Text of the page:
Friday, November 4, 2011


Darling [Joseph Janni/Vic, UK, 1965] is a classic British New Wave movie which I saw when it was first released in the U.S. Directed by John Schlesinger [A Kind of Loving (1962), Billy Liar (1963), Far From the Madding Crowd (1967), Midnight Cowboy (1969), Sunday Bloody Sunday (1971), Marathon Man (1976)], it's among a handful of gritty--some might even say grungy--post-War films which document, criticize and celebrate the breakdown of British class tradition, and bring a hard edge to the sentimentalized relationships which had dominated English films since the 1930's.

Looking at the film now, it seems as much about the suasions and trends of the 1960's, as it is a portrayal of the disintegrating social structures it addresses. Its spirit of negligent disrespect, its crassly cynical attitude towards the commerce of getting-on in the world, gives it a brittle shell of cocky disdain which is part of the reason it still resonates in our time, as, in the present-day, America settles uncomfortably into a parallel decadence and economic decline.

Darling, in my mind, is associated with a handful of other films of the same time--Losey's The Servant [1963], Clayton's Room at the Top [1959], Richardson's The Loneliness of the Long Distance Runner [1962], Schlesinger's own Billy Liar [1963] and A Kind of Loving [1962]--it's like all these other films in having been done in coal-and-chalk black and white, in showing the raw, verité surfaces of British urban life, and in the way it mocks and mourns the cravings and miseries of ordinary people trying to find salvation in prosperity, or an escape from the compromises and temptations of a hollow respectability--but it has its own kind of bizarre, far-out attractions, which anticipate the daring innovations of the 70's and beyond in both British, and American movie-making. It announces a new world of values which will become the commonplace of the boom years to come.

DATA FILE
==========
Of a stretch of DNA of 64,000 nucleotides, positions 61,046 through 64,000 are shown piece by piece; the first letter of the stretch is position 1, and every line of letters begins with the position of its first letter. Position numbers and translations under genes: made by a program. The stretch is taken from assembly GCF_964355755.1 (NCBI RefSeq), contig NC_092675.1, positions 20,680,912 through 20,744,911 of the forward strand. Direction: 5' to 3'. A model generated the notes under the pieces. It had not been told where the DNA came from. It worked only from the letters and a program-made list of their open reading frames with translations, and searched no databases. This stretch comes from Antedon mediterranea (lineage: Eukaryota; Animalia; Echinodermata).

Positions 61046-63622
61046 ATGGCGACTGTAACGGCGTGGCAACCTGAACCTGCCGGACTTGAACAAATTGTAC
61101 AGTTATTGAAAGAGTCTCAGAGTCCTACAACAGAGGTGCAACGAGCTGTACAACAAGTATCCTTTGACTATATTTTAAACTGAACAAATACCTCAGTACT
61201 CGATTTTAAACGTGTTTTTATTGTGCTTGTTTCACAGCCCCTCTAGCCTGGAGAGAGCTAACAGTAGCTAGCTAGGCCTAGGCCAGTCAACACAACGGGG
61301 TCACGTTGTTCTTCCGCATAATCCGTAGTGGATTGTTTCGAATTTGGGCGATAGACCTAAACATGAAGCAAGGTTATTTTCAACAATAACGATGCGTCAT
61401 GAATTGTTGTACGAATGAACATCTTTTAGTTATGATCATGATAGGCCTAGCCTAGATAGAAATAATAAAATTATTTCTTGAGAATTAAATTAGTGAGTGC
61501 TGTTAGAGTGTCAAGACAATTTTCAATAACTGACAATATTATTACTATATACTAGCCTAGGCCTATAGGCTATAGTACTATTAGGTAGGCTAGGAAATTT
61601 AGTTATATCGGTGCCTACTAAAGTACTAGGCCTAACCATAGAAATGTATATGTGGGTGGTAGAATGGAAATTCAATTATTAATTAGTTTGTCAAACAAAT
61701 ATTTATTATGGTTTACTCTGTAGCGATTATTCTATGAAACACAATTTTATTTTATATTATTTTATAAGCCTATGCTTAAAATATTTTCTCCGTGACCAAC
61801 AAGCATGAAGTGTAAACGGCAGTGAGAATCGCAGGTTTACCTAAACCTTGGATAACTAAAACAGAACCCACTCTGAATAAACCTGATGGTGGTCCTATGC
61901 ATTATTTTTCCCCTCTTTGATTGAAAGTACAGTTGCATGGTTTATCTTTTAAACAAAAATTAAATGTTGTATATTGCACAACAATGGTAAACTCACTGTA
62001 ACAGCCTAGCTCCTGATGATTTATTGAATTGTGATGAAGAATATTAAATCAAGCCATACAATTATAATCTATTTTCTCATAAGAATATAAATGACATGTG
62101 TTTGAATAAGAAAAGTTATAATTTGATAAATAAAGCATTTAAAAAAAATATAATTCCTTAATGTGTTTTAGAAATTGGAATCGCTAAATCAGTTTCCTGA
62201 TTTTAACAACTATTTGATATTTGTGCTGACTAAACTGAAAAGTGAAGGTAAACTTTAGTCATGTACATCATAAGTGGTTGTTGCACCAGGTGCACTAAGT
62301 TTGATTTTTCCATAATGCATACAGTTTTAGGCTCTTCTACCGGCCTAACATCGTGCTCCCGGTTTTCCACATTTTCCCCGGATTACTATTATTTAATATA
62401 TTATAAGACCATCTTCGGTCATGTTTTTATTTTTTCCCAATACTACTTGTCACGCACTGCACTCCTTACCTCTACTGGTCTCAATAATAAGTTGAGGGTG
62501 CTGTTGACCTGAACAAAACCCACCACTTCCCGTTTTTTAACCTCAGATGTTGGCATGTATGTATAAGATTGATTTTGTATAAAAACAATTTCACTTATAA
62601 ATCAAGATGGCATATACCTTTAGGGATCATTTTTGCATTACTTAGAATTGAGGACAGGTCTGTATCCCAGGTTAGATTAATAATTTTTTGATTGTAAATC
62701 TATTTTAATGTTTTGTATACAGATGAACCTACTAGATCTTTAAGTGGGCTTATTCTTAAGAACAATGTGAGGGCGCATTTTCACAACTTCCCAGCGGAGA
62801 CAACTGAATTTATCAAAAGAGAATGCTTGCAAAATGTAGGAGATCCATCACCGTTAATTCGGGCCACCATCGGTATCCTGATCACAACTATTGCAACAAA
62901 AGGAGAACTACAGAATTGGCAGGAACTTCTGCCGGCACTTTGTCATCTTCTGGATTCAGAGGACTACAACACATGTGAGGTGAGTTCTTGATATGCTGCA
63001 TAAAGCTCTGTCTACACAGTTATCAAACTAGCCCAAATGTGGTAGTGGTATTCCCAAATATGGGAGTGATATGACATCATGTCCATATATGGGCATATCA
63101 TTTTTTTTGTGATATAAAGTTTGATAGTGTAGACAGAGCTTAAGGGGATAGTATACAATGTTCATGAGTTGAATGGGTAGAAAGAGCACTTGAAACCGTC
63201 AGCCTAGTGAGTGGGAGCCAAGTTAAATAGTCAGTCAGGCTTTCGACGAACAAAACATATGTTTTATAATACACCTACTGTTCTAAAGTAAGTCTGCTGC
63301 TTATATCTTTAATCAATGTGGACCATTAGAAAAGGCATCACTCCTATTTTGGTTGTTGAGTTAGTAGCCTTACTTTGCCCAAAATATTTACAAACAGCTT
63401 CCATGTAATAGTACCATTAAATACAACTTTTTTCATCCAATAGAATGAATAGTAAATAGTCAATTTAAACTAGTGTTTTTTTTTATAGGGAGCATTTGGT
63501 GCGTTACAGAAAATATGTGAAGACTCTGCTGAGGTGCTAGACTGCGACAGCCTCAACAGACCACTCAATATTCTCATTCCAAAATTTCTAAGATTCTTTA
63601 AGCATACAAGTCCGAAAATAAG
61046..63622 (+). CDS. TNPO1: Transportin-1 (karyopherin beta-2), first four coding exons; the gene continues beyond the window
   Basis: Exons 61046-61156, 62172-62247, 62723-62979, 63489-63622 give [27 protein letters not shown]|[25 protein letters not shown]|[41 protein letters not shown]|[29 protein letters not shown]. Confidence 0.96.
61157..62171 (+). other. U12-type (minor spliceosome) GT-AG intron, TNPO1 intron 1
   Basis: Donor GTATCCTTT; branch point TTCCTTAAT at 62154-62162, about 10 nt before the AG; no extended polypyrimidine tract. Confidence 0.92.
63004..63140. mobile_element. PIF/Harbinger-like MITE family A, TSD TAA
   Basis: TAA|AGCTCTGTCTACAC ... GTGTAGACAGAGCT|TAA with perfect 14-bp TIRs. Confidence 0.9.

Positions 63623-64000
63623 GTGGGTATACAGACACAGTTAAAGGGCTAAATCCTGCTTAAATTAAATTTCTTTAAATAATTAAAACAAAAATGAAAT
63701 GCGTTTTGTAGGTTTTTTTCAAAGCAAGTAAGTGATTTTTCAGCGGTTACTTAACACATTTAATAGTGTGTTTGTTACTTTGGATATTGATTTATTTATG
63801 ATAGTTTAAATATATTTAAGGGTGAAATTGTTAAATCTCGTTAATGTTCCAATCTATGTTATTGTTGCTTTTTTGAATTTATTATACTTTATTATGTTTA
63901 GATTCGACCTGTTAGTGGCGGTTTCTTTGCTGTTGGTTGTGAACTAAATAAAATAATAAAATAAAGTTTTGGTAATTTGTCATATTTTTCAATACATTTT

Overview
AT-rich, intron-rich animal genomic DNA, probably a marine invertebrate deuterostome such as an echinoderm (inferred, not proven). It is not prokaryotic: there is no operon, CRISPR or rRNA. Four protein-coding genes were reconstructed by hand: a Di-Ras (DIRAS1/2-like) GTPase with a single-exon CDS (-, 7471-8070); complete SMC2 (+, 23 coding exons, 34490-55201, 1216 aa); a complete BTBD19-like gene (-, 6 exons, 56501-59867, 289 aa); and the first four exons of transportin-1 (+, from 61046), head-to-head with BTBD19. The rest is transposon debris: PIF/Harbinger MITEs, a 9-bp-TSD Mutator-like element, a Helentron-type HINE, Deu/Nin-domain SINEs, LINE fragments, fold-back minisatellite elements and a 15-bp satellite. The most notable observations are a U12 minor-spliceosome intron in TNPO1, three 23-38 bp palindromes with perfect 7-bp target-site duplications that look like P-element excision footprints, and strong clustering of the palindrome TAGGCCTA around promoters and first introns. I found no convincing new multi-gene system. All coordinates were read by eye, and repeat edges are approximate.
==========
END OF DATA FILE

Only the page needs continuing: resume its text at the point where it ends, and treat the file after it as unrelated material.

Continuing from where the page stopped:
It features three English actors whose careers were still on the rise in those years: Julie Christie, the vivacious, sexy blonde sprite with the sensual lips and knock-out body;

the natty, debonair (and sardonic) Laurence Harvey; and the consummately charming and complex Dirk Bogarde. Christie [Diana Scott], an ignoble, aspiring minor model, actress and social climber, meets sophisticated public affairs television host Robert Gold. Beguiled by Scott's carnal sweetness and emotional craving, he and Scott begin an affair. Gold leaves his wife and children, as Scott divorces her young naive husband, and they take an apartment.

Scott pursues "culture" with Robert, but then jumps into a new relationship with Miles Brand, an advertising executive and a veritable reptile of a creature, who exploits and copulates with equal contempt, drawing Scott into an immoral world of philistine venality, and illicit play, effectively destroying her relationship with Gold (Bogarde).

Diana (Christie) and Miles (Harvey) in the overture to sex